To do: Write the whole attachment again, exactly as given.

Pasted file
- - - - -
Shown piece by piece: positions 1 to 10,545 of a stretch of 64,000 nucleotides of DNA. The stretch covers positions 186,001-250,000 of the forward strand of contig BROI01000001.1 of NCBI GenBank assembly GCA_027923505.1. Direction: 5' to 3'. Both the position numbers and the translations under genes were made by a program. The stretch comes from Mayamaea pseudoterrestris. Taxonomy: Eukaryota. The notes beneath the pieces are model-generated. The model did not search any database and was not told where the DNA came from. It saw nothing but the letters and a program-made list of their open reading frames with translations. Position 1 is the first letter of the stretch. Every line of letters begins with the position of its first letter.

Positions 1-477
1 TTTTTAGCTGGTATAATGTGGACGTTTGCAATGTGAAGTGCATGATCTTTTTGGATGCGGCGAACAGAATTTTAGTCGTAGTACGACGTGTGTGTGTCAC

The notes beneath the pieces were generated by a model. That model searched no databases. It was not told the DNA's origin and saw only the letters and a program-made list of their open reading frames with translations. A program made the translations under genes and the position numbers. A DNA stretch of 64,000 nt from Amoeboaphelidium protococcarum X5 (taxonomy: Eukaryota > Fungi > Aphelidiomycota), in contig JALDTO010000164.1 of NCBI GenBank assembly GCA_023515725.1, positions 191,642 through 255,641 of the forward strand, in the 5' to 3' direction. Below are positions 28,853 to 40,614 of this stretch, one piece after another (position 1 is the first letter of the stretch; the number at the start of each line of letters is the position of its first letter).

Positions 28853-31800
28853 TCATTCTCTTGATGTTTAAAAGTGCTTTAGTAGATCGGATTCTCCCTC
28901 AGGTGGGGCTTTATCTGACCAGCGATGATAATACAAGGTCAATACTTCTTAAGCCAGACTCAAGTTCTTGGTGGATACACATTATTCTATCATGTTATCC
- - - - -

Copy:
Shown piece by piece: positions 1 to 10,545 of a stretch of 64,000 nucleotides of DNA. The stretch covers positions 186,001-250,000 of the forward strand of contig BROI01000001.1 of NCBI GenBank assembly GCA_027923505.1. Direction: 5' to 3'. Both the position numbers and the translations under genes were made by a program. The stretch comes from Mayamaea pseudoterrestris. Taxonomy: Eukaryota. The notes beneath the pieces are model-generated. The model did not search any database and was not told where the DNA came from. It saw nothing but the letters and a program-made list of their open reading frames with translations. Position 1 is the first letter of the stretch. Every line of letters begins with the position of its first letter.

Positions 1-477
1 TTTTTAGCTGGTATAATGTGGACGTTTGCAATGTGAAGTGCATGATCTTTTTGGATGCGGCGAACAGAATTTTAGTCGTAGTACGACGTGTGTGTGTCAC

The notes beneath the pieces were generated by a model. That model searched no databases. It was not told the DNA's origin and saw only the letters and a program-made list of their open reading frames with translations. A program made the translations under genes and the position numbers. A DNA stretch of 64,000 nt from Amoeboaphelidium protococcarum X5 (taxonomy: Eukaryota > Fungi > Aphelidiomycota), in contig JALDTO010000164.1 of NCBI GenBank assembly GCA_023515725.1, positions 191,642 through 255,641 of the forward strand, in the 5' to 3' direction. Below are positions 28,853 to 40,614 of this stretch, one piece after another (position 1 is the first letter of the stretch; the number at the start of each line of letters is the position of its first letter).

Positions 28853-31800
28853 TCATTCTCTTGATGTTTAAAAGTGCTTTAGTAGATCGGATTCTCCCTC
28901 AGGTGGGGCTTTATCTGACCAGCGATGATAATACAAGGTCAATACTTCTTAAGCCAGACTCAAGTTCTTGGTGGATACACATTATTCTATCATGTTATCC